With five PCI slots and one AGP slot coupled with the usual four DIMM sockets, the configuration is fairly standard. The North Bridge is only passively cooled, albeit with a fairly hefty heatsink, which should be a bonus to the silent PC lobbyists.
Speaking of noise, audio is taken care of by the C-Media CM19739a. To my ears at least, this offered excellent quality 6-channel sound in line with its claims of a >90 dB S/N ratio & Dynamic Range. There’s also C-Media’s Xear 3D Sound Technology to play with, including the 5.1 Virtual SPEAKER SHIFTER and Earphone Plus mode.
Naturally for a product being thrust at LAN gamers, the networking capabilities have been well catered for. The Realtek RTL8110S Gigabit NIC allows for full duplex operation at 10, 100 and 1000 Mbit/sec.
Perhaps the biggest surprise for me came when I took a wander through the BIOS. Though not quite up with the big-gun enthusiast motherboards, DFI has managed to cover all the important functionality and even add some of its own. In addition to the ability to bump DIMM voltages to a moderately high but still reasonably safe 2.9v, you can also raise the CPU voltage to a slightly scary 1.975v and the AGP voltage to 1.8v. All this is handled in a section of the BIOS that DFI calls the “Genie BIOS”. In here you’ll also find access to the memory dividers and FSB Overclocking options.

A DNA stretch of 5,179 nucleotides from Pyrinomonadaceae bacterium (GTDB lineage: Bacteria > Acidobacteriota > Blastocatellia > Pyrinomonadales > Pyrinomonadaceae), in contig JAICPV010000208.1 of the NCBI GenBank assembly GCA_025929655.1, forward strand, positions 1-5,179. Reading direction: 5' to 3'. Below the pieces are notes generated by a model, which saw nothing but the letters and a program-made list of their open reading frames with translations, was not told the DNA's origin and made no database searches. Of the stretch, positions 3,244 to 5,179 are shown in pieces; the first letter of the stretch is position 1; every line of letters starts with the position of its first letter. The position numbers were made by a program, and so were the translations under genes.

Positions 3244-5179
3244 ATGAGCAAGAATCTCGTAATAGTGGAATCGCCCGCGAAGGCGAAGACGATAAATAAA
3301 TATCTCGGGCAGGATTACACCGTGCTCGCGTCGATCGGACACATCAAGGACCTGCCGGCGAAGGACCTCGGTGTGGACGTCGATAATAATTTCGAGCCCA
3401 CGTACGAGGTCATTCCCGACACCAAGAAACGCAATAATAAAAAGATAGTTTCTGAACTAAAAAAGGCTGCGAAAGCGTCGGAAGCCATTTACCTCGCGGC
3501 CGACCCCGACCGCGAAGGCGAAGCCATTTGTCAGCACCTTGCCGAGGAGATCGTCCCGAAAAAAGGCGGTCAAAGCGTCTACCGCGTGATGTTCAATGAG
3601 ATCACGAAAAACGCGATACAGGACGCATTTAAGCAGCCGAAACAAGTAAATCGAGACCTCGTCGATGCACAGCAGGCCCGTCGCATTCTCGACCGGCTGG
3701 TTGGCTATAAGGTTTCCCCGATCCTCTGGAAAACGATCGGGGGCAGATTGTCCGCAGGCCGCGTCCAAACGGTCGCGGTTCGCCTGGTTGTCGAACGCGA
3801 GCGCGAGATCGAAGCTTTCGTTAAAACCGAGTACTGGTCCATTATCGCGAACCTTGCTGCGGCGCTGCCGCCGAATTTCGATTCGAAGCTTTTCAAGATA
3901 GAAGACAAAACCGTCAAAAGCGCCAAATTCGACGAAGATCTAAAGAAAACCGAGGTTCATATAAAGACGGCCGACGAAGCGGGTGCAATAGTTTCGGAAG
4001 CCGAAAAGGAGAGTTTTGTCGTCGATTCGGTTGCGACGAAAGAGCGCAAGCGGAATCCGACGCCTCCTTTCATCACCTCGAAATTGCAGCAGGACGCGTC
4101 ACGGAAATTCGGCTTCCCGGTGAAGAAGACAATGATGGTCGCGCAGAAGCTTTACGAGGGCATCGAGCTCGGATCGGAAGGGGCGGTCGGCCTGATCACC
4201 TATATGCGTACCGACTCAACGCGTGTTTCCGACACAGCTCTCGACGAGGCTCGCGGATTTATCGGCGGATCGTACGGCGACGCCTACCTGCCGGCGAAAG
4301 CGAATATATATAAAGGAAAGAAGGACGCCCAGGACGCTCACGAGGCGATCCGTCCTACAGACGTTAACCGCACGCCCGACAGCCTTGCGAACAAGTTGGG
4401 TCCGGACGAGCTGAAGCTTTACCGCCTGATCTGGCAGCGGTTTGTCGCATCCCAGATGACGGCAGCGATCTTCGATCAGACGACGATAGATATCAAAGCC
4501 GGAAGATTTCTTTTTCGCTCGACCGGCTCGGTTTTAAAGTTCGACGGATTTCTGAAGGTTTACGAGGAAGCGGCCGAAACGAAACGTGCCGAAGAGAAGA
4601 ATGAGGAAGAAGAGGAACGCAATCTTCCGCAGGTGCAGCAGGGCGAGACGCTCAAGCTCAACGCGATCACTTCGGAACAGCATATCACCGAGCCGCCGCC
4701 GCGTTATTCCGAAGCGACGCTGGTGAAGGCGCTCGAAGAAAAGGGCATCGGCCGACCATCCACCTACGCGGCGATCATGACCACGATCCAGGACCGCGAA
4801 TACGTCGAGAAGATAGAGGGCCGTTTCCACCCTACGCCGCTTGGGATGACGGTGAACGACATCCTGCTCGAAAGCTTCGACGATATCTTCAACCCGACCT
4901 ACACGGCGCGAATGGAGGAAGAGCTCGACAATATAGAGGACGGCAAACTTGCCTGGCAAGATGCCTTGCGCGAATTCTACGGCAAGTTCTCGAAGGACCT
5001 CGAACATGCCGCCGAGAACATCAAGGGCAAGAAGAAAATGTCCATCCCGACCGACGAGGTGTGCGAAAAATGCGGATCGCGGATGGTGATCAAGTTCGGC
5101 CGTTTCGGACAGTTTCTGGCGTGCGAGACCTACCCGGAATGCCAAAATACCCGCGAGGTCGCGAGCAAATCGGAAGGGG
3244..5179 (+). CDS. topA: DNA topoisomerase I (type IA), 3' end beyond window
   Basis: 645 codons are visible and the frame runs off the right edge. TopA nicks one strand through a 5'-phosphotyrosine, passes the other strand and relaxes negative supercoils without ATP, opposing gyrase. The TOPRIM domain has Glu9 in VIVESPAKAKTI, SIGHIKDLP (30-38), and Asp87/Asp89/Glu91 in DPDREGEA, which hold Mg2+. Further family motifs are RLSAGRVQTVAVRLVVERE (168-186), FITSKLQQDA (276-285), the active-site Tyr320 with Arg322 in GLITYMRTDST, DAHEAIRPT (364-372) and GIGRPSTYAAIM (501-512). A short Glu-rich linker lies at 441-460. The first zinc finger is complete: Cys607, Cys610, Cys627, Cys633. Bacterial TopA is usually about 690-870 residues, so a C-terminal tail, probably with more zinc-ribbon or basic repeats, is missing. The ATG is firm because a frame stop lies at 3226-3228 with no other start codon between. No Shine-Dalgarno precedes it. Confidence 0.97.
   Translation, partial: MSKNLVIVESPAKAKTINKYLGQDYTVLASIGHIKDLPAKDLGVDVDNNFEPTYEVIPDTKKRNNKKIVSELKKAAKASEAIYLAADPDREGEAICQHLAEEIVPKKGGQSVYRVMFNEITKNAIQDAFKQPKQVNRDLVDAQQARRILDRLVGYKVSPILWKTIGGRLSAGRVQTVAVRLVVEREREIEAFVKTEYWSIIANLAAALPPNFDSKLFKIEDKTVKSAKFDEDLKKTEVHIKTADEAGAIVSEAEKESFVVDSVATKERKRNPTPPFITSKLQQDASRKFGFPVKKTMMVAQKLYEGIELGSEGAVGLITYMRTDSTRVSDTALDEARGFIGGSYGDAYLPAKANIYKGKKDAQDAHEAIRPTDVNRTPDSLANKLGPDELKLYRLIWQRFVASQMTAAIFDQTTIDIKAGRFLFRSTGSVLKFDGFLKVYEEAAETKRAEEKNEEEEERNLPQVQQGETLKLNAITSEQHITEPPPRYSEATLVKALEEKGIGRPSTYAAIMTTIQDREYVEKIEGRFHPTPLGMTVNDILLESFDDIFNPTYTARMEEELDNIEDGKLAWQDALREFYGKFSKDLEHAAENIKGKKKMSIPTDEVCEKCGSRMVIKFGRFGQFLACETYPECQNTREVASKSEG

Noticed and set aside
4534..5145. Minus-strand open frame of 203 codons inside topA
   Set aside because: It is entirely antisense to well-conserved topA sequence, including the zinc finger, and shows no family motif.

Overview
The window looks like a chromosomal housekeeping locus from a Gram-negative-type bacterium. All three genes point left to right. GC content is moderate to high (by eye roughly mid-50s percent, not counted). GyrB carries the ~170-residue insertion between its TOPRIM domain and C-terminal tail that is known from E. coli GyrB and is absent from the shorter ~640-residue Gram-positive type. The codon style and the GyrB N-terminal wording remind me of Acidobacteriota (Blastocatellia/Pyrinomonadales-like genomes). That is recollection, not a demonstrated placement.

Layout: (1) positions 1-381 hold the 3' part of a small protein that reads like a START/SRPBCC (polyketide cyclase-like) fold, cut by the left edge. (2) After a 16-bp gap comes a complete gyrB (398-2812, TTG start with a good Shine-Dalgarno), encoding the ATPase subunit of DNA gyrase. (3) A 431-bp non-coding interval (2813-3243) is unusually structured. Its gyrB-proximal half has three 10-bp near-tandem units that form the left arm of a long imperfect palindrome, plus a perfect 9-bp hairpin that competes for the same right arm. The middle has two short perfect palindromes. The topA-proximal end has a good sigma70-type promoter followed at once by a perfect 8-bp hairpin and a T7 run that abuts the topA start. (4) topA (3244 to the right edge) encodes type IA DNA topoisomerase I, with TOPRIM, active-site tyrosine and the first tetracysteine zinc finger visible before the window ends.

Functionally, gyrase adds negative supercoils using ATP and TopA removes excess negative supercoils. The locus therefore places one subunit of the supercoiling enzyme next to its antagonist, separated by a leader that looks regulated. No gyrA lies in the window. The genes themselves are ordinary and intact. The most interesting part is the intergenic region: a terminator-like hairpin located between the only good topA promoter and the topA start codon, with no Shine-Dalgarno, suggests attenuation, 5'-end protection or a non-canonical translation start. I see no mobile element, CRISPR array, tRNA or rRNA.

Also in the Genie BIOS settings is one called “Super PATCH” which is the name DFI has given to its memory utilization enhancements. Once enabled, Super PATCH should, in theory, raise the performance of the 865 chipset to that of the faster, more expensive i875 “Canterwood” chipset by lowering the CPU to memory latencies. The proviso is that you can only enable Super PATCH if both your CPU and your memory are running synchronously, which translates to an 800MHz FSB CPU and DDR400 memory.
By far the biggest BIOS advancement for me came in the shape of the CMOS Reloaded function. This allows you to create, save and even rename two separate BIOS configurations and then restore them at will. This is a genuinely useful function for experienced tweakers and inexperienced tinkerers alike and is vastly more convenient than having to keep setting up your BIOS parameters manually after every failed overclock or optimisation. I suppose the only real failing is that the PC needs to be able to POST in order to get to BIOS so you can restore things, but even then you only need clear the CMOS manually using the jumper first. I wouldn’t mind seeing a third EZ Touch style button added for the purpose of clearing the CMOS, just to make life that bit simpler.
It could just be me, but I found I was constantly choosing the wrong option when hurriedly using the CMOS Reloaded function. The “Backup” option saves your current BIOS configuration while the “Load” function loads it. Even as I type it I can see that it should be quite simple to understand, so why did I keep choosing ”Backup” when what I wanted was to do was load a saved configuration? I think maybe naming the two options “Save” and “Restore” would have made more sense, to my warped logic at least.